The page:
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T Cell Chemotaxis to Lysophosphatidylcholine through the G2A Receptor
Caius G. Radu, Li V. Yang, Mireille Riedinger, Matthew Au and Owen N. Witte
Proceedings of the National Academy of Sciences of the United States of America
Vol. 101, No. 1 (Jan. 6, 2004), pp. 245-250
Published by: National Academy of Sciences
Stable URL: http://www.jstor.org/stable/3148405
Page Count: 6
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G2A is an immunoregulatory G protein-coupled receptor predominantly expressed in lymphocytes and macrophages. Ectopic overexpression studies have implicated G2A as a receptor for the bioactive lysophospholipid, lysophosphatidylcholine (LPC). However, the functional consequences of LPC-G2A interaction at physiological levels of receptor expression, and in a cellular context relevant to its immunological role, remain largely unknown. Here, we show impaired chemotaxis to LPC of a T lymphoid cell line in which G2A expression was chronically down-regulated by RNA interference technology. Rescuing this phenotype by reconstitution of the physiological level of receptor expression further supports a functional connection between LPC-G2A interaction and cellular motility. Overexpression of G2A in the T lymphoid cell line significantly enhanced chemotaxis to LPC. It also modified migration toward the LPC-related molecule, lysophosphatidic acid, indicating the possibility of crosstalk between G2A and endogenous lysophosphatidic acid receptors. The role of G2A in LPC-mediated cell migration may be relevant to the autoimmune syndrome associated with genetic inactivation of this G protein-coupled receptor in mice. The experimental system described here can be useful for understanding the structural requirements for LPC recognition by G2A and the signaling pathways regulated by this ligand-receptor pair.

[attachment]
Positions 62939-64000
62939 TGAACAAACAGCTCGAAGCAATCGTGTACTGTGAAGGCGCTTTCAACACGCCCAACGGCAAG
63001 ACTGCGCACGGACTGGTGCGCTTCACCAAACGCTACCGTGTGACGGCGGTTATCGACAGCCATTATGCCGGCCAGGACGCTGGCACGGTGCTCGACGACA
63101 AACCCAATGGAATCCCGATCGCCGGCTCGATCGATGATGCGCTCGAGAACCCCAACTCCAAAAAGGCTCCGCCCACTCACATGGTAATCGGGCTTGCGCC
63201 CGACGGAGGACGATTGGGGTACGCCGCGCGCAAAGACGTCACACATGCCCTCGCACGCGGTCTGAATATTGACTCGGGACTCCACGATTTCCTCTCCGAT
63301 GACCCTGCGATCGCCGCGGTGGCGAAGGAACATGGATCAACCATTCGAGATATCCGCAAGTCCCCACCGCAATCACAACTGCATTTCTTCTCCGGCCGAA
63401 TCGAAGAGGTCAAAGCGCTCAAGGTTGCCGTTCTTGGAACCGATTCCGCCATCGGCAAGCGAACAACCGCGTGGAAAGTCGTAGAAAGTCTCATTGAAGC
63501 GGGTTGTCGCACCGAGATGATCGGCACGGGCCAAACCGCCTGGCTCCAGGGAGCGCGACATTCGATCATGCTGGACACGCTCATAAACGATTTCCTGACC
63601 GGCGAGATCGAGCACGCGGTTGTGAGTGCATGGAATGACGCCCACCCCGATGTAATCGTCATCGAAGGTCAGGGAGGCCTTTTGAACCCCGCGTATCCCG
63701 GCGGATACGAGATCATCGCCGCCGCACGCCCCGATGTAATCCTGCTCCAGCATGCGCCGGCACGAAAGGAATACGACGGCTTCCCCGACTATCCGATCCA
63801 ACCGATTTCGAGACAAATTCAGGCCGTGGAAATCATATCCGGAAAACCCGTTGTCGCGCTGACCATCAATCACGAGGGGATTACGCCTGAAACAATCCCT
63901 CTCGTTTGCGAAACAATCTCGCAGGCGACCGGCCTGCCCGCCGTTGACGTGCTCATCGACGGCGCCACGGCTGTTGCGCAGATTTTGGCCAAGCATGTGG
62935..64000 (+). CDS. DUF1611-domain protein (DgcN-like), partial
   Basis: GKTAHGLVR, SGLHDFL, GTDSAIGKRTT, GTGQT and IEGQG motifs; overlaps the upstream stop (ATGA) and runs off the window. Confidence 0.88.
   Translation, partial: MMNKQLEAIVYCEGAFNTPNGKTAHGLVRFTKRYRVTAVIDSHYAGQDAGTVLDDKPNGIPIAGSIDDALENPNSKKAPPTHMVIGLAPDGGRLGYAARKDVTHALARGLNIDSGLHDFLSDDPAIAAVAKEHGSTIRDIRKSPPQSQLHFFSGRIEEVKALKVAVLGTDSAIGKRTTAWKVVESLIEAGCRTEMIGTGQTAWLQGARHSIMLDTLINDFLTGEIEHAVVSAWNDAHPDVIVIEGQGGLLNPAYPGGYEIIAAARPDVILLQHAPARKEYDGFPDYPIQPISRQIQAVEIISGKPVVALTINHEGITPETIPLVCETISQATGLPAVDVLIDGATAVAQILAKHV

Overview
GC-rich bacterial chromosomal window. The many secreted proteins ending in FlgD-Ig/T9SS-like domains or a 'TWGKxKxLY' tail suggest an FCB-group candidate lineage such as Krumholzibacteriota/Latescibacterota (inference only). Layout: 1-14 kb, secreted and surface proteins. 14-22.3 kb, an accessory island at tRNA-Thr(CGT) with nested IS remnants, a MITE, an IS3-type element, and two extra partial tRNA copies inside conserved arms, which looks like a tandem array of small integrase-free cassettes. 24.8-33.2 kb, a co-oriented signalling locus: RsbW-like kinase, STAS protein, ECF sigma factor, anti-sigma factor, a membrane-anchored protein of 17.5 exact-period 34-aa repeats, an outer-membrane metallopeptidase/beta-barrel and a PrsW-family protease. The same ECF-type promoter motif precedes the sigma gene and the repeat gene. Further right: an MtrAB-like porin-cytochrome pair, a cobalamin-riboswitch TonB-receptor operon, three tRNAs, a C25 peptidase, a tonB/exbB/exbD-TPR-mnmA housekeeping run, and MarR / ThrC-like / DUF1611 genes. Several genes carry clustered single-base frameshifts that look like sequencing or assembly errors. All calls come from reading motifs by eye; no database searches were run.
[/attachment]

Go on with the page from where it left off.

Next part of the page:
Proceedings of the National Academy of Sciences of the United States of America © 2004 National Academy of Sciences